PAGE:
Liberal EI plan is built for Barney the dinosaur

Posted on June 3, 2009 in Debates, Social Security Debates – Full Comment – Liberal EI plan is built for Barney the dinosaur
Posted: June 03, 2009.  Jack Mintz*

We know political silly season arrives when some of the worst ideas start getting serious attention. The latest is the Liberal proposal to reduce the qualification working period for Employment Insurance recipients to 360 hours before claiming 50 weeks of EI benefits (a recent extension by the Conservatives in the January 2009 budget).

Under this proposal, someone could virtually work each summer (about 45 days) to claim benefits for the rest of the year. Maybe in Barney the Dinosaur’s world, in which people are only good, we would like to be generous to workers who barely work before claiming EI. But, shortening drastically the qualification period would encourage greater turnover of workers, result in a permanent rise in the unemployment rate and impose a high economic cost.

Several provincial premiers have mistakenly taken up the proposal to reduce the qualification period. More on the mark, several provincial leaders rightly object to discrimination against some workers since the EI qualification period varies from as low as 420 hours in high-unemployment regions to 700 hours in low-unemployment regions. But the answer is not moving to the lowest common denominator (and then some) whereby workers hardly have to sweat before claiming EI benefits.

The current system whereby qualification periods depend on the level of unemployment goes back to a reform introduced by the Chrétien Liberals in the mid-1990s. This reform was intended to reduce the incentive to take up jobs for short period and then quit to claim EI benefits until being hired again. This led to a perverse behaviour such as extended families sharing jobs at taxpayers’ expense. Overall, the EI system adopted in the 1970s and 1980s contributed to sharply higher unemployment as estimated by several economic studies.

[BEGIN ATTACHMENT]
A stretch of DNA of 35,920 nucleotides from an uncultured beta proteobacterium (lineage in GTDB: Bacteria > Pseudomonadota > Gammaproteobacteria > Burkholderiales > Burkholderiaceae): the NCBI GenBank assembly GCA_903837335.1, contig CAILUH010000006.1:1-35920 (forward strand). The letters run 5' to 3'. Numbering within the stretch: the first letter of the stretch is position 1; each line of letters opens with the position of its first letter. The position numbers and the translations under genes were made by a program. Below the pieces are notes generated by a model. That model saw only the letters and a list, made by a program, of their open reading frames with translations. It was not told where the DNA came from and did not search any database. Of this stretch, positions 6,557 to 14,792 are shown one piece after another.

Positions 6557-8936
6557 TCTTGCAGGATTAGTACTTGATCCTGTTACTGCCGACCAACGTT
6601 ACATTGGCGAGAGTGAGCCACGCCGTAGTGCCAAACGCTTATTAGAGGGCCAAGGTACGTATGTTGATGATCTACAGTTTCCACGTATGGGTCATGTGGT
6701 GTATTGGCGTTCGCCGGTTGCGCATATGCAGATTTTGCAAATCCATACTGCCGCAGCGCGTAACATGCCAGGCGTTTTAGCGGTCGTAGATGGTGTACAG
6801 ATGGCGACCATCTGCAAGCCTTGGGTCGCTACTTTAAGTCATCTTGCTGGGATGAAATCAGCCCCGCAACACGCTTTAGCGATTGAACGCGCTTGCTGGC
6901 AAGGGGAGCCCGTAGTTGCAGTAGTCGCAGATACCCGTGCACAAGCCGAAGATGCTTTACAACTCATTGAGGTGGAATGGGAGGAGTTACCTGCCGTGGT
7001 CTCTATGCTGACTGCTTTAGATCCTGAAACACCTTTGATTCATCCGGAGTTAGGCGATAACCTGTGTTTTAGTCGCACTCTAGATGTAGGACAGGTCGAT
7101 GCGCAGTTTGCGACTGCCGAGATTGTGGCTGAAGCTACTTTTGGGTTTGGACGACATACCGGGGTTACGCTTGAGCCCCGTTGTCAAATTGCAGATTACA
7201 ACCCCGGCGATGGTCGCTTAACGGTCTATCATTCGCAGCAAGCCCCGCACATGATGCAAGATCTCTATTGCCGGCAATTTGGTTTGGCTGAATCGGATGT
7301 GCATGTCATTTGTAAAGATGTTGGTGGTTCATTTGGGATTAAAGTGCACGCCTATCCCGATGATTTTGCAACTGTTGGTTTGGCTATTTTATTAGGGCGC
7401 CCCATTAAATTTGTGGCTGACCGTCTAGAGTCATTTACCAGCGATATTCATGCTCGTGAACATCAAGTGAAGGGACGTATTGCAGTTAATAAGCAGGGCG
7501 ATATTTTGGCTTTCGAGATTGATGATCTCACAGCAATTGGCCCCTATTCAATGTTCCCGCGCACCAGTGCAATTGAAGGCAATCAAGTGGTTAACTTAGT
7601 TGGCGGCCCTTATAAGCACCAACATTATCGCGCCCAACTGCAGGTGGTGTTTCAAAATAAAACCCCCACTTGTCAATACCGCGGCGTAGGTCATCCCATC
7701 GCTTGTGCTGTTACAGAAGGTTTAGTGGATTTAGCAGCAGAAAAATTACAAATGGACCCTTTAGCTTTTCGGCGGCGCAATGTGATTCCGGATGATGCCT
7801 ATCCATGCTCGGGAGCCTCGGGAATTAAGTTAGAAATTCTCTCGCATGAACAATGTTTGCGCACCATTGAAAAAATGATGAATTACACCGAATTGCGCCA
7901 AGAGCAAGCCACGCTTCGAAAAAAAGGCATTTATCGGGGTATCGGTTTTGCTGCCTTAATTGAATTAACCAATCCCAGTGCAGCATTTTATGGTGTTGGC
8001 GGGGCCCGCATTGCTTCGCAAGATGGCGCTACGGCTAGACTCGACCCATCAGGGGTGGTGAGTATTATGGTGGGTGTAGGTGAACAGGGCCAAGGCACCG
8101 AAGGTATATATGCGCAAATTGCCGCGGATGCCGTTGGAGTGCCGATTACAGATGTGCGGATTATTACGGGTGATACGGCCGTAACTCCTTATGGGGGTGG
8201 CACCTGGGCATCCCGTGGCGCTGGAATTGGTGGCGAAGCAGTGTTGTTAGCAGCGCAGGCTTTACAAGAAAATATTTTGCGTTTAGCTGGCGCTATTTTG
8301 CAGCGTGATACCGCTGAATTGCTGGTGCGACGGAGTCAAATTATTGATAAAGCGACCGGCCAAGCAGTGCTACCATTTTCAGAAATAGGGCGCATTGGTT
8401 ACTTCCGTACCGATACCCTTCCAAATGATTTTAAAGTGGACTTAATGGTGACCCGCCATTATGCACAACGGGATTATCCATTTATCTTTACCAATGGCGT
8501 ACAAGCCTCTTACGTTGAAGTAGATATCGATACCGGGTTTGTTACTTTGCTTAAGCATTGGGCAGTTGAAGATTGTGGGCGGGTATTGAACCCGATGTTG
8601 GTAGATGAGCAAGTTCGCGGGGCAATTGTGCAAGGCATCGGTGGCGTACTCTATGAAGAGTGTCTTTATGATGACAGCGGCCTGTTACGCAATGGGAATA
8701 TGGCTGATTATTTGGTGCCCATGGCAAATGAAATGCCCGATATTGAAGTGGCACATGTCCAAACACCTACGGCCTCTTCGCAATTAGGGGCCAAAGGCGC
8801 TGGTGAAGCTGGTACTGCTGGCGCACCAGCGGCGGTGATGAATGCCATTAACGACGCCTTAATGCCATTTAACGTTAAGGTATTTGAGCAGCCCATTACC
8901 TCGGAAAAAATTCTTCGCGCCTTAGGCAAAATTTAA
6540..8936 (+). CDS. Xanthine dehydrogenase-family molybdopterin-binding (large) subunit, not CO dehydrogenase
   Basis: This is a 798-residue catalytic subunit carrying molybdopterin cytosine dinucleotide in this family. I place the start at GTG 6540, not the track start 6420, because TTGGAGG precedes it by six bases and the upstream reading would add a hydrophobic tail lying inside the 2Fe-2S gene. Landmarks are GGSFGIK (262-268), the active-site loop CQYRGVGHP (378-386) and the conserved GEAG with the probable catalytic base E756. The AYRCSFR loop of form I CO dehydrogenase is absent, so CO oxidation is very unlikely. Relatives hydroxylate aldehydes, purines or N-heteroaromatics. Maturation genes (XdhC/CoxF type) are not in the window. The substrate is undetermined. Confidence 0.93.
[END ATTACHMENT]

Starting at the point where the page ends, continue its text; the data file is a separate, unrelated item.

Although originally well intended, the system introduced by the Chrétien government is highly distortive. The qualification periods vary even within a province. For example, a person living in Saskatoon would need to work 700 hours to qualify for EI benefits while someone living in the Northern Saskatchewan only works 420 hours before claiming EI. In Newfoundland, workers in St. John’s must work 630 hours while those outside the city only work 420 hours to qualify. This fine division of regions influences where people wish to live and where businesses hire workers.

The argument made to loosen the qualification period is that too many workers are currently ineligible for EI. One study by Human Resources Canada showed that 1.03 million workers were unemployed in 2007. Of that number, 720,000 workers contributed to EI (since self-employed individuals and those unemployed for more than 12 months do not qualify). Those potentially qualifying for benefits numbered 560,000, since some returned to school or left their job without just cause. Of these, 100,000 were ineligible for EI since they did not have sufficient hours of work, resulting in 460,000, or about 45%, qualifying for EI of the total unemployed.